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Normally, in bash, the answer would be ~/.bashrc or /etc/bash.bashrc. But unfortunately Ubuntu is sourcing these files from ~/.profile and /etc/profile respectively. So, where should I put such commands on Ubuntu?

See also Why is /etc/profile not invoked for non-login shells? if you are not familiar with these files.

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2 Answers 2

If you open your man bash, you can find somewhere at the line 150:

When an interactive shell that is not a login shell  is  started,  bash
reads  and  executes  commands  from /etc/bash.bashrc and ~/.bashrc, if
these files exist.  This may be inhibited by using the  --norc  option.
The  --rcfile  file option will force bash to read and execute commands
from file instead of /etc/bash.bashrc and ~/.bashrc.

So, you can use with confidence ~/.bashrc (or /etc/bash.bashrc, but I will not advice you to use this system wide file) for your purpose. And yes, in Ubuntu.

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Sorry, but that is not correct. As I stated in my question, Ubuntu is sourcing .bashrc from .profile. Thus commands in .bashrc are also executed for login shells. –  Seb Feb 24 at 23:43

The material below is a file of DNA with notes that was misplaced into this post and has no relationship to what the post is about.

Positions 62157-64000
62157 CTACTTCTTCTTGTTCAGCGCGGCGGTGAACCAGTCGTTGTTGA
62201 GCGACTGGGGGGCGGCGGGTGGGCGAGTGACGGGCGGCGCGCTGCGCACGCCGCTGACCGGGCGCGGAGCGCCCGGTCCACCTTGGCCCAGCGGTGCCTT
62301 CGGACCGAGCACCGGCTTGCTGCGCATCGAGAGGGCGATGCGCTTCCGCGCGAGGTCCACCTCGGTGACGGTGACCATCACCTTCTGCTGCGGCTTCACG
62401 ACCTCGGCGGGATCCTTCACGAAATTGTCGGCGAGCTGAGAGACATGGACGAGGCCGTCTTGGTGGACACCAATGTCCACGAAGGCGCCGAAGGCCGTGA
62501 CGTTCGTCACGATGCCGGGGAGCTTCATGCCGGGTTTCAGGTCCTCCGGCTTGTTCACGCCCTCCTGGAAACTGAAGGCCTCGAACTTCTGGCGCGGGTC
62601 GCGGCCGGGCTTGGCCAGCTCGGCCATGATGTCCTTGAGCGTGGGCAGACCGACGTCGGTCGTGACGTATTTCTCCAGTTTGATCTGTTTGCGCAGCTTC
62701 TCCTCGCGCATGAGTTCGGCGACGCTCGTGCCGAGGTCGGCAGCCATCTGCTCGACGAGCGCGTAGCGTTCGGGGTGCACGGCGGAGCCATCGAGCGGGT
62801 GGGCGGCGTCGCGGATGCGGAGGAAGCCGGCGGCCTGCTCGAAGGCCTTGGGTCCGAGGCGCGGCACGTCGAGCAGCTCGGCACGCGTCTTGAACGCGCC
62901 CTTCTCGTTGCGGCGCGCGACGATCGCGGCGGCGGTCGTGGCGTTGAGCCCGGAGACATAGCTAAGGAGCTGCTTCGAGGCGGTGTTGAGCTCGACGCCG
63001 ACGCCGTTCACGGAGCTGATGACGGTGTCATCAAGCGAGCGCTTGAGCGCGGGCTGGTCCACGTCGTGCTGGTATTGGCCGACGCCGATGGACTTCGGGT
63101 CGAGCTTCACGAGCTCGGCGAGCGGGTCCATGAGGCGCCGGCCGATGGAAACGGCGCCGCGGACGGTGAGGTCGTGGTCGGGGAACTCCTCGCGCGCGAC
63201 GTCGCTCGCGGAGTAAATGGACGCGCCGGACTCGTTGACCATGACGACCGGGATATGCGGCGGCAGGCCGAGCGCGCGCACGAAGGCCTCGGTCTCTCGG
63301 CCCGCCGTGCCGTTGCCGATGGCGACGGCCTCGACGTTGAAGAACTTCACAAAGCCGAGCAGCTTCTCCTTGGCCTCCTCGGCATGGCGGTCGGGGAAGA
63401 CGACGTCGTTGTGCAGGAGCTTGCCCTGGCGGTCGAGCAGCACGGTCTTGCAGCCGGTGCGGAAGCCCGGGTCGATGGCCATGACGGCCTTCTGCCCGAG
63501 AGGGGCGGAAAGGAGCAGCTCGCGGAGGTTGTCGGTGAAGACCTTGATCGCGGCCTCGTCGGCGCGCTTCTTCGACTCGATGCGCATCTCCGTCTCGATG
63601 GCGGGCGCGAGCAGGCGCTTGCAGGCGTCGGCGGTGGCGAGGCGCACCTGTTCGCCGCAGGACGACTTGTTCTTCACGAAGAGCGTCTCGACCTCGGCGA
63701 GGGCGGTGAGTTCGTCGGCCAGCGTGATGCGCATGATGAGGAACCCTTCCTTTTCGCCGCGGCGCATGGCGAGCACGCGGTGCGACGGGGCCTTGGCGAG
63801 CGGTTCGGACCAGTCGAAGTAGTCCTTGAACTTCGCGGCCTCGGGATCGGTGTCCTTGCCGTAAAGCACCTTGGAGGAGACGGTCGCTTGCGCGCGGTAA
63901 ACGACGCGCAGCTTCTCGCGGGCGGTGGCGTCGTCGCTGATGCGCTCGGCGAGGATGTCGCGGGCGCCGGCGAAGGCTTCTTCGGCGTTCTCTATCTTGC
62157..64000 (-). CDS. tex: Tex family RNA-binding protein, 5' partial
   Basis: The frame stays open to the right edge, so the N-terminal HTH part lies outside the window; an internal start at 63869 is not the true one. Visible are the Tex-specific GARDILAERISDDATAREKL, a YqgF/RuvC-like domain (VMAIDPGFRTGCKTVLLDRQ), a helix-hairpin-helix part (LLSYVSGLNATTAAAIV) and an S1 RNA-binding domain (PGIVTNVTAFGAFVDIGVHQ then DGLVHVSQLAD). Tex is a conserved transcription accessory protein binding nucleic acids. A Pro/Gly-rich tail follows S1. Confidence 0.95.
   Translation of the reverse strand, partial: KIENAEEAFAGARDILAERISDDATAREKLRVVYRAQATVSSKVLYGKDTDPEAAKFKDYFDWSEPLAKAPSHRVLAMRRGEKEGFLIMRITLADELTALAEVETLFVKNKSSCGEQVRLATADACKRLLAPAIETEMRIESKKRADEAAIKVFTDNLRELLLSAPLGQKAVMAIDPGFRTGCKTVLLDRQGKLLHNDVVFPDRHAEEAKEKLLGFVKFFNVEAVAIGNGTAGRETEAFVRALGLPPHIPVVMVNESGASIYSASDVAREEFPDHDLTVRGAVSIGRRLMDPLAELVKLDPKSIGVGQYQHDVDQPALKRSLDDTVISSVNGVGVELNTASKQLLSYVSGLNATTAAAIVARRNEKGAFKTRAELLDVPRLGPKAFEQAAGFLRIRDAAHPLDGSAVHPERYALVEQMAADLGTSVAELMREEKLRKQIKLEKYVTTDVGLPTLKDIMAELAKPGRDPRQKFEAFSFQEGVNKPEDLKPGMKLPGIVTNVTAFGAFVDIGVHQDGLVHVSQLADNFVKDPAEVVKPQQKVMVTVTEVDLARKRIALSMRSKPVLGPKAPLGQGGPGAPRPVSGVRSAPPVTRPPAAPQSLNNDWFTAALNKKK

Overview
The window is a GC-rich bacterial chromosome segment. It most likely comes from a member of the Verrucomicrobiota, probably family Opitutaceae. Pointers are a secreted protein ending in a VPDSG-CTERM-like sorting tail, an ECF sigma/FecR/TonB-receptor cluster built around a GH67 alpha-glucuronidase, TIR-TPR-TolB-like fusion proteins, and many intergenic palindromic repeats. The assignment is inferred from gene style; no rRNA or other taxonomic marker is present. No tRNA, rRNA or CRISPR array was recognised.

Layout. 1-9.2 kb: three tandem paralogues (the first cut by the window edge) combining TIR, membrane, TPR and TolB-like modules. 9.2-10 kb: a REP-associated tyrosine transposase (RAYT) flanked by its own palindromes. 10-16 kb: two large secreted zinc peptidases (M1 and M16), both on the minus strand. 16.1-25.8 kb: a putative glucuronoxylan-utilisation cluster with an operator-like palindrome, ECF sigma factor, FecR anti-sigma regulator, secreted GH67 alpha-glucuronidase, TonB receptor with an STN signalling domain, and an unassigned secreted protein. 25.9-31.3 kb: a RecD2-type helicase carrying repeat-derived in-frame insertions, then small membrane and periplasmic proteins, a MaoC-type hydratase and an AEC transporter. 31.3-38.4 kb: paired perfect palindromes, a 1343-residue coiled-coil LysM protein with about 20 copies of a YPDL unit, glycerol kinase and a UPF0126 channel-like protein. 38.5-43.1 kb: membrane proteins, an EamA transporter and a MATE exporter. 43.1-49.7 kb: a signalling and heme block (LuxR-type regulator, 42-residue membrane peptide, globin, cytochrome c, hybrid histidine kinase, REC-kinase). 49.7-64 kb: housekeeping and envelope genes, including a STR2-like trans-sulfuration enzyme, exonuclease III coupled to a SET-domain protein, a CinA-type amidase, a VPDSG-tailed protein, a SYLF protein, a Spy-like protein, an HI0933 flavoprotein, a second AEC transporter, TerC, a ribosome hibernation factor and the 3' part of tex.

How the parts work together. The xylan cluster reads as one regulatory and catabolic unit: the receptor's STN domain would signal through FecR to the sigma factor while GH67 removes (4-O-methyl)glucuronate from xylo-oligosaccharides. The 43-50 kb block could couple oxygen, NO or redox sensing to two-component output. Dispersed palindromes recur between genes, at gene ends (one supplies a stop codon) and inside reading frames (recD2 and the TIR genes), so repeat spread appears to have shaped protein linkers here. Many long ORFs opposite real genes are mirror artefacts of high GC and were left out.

@Seb You didn't specified nothing about login shells in your question... Than, if you have a problem because .bashrc is sourced from .profile when you enter in a login shell, just comment or delete the line from .profile where .bashrc is sourced. –  Radu Rădeanu Feb 25 at 4:30
    
Excuse me? Read the very heading of my question: "interactive, non-login shells". How much more specific can I make it? Of course I know I can edit .profile and remove the source, but I am administrating a network of 40 machines and want to keep them as close as possible to "normal ubuntu" to minimize surprises later down the track (consider release upgrades etc). So I thought I'd ask whether Ubuntu has a standard place to put commands for interactive, non-login shells. Given the lack of useful answers, it seems not. –  Seb Feb 26 at 0:11
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up vote 0 down vote accepted

It appears there is no standard place for such commands on Ubuntu (without modifying behaviour that may be considered standard on Ubuntu). Here is a work-around that I came up with:

Add this to the beginning of /etc/profile:

IS_LOGIN_SHELL=1

Then, in /etc/bash.bashrc or ~/.bashrc test for this variable:

if [ -n "${IS_LOGIN_SHELL-}" ]; then
   # Put your commands here
fi

Hopefully the variable name won't collide with anything else and this doesn't change what other parts of Ubuntu may rely on.

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